3. Craft Content

Once you’ve outlined the keywords you want to highlight on your site, you have to sit down and actually write content about them, but it needs to be valuable to your personas. 

“You can’t just write a post called ‘insert keyword here,’ basically… You have to make something interesting that people actually want to read,” Guido says. “[Content] shouldn’t be self-serving. Keyword stuffing, talking solely about your company, talking about anything like that — it doesn’t benefit the consumer... it benefits you.”

To make effective content, you shouldn’t worry about whether each person is going to convert for you. You should worry about producing value and be confident that people will recognize that value.

“Write the helpful content then go back and see where you could add [specific keywords],” Guido says. “Did we talk about a topic and use a really valuable keyword when we mentioned it? No? Ok, let’s go in and try to work that into the piece.”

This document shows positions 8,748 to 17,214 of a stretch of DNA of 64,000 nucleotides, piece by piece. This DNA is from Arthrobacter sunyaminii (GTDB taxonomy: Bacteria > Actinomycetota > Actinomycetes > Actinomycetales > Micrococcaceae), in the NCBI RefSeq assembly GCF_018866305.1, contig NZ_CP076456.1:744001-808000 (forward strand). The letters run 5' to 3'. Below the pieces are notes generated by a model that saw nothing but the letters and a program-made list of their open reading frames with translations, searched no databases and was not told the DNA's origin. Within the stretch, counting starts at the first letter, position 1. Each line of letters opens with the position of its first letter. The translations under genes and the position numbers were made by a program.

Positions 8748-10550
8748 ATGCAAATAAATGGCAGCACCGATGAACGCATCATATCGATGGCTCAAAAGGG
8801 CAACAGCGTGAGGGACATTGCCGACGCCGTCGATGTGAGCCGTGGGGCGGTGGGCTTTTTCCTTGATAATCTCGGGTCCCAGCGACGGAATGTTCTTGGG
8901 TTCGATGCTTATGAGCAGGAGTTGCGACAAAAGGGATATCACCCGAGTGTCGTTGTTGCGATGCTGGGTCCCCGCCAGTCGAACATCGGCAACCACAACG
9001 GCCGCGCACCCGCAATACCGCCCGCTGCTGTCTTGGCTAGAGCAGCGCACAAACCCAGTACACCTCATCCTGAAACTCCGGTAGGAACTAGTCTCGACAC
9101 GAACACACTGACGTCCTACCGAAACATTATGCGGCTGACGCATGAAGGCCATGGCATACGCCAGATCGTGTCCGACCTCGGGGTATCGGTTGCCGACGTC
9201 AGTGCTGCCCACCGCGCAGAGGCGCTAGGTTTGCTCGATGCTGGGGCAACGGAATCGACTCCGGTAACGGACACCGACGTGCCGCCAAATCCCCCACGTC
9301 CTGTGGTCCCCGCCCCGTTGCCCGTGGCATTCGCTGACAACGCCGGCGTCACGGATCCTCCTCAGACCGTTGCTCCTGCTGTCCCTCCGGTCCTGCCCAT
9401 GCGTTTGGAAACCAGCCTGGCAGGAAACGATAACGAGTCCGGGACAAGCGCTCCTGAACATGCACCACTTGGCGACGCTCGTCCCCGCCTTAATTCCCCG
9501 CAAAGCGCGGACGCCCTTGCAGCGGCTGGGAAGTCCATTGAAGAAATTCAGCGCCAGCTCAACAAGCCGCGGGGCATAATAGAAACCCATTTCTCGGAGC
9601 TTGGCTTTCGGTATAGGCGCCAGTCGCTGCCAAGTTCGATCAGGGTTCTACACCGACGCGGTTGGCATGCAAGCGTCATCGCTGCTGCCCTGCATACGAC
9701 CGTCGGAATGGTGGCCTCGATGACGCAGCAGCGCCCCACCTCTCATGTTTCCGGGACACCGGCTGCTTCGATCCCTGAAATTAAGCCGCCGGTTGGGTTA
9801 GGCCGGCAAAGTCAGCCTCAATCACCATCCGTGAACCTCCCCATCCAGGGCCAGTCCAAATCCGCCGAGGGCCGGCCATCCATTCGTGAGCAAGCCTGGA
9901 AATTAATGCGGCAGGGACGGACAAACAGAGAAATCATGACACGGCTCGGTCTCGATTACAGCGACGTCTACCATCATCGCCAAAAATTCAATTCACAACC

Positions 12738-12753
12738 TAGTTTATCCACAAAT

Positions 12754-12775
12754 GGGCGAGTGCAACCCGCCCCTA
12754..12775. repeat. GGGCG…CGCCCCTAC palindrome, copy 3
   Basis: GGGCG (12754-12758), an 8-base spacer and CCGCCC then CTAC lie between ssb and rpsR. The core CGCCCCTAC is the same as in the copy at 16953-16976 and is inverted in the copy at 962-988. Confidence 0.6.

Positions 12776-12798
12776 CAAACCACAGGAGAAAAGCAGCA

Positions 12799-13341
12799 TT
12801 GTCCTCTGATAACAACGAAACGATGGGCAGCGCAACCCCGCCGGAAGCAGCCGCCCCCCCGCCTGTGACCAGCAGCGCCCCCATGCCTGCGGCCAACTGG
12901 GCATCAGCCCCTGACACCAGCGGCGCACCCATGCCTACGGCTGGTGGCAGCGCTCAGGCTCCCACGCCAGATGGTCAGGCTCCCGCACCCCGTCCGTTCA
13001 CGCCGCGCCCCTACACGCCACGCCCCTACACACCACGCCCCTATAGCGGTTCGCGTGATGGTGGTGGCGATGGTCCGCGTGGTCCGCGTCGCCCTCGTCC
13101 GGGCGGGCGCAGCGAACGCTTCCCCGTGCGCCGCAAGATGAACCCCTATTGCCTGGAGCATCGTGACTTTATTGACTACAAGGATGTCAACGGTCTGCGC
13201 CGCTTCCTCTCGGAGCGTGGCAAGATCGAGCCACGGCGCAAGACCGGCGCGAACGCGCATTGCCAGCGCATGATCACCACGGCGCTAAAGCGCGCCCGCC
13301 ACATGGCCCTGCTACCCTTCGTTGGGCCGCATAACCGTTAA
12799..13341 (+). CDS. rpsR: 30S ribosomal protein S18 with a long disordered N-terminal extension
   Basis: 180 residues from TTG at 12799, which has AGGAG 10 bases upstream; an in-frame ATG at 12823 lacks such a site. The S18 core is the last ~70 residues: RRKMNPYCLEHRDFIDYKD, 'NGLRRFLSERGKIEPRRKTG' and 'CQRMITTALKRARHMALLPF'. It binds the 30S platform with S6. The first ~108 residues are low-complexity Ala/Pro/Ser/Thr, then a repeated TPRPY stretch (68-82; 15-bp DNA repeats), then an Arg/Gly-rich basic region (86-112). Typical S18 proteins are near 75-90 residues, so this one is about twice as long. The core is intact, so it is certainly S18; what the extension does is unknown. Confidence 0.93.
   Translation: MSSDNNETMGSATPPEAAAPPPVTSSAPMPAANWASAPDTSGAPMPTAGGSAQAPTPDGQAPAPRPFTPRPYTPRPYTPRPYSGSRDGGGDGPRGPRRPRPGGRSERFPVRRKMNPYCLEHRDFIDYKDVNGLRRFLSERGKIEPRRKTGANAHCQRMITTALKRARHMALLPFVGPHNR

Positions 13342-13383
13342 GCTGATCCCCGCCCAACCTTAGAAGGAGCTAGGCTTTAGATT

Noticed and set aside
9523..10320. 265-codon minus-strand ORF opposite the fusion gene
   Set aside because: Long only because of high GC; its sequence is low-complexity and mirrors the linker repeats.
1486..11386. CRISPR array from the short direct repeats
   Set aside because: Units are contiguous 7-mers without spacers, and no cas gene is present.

4. Get Your Content to Rank

Once you compose your content, you need to publish it and get it to rank. After being published, Google will eventually index your content. “Then, you should promote the hell out of it,” says Guido.

If you’re an established company, you should have a database of people that care about your content topics. It’s worth sharing your content with them, but you should always make sure it’s relevant and well-spaced. Whether you share it through email promotions, a newsletter or a blog subscription, the last thing you want is to do is spam them. 

You should also promote your content via social media. Always consider the channel you are posting on and how you could fuel interactions with your posts. Remember, don’t be self-serving. You are trying to provide value over driving traffic — quality is better than quantity when it comes to creating leads.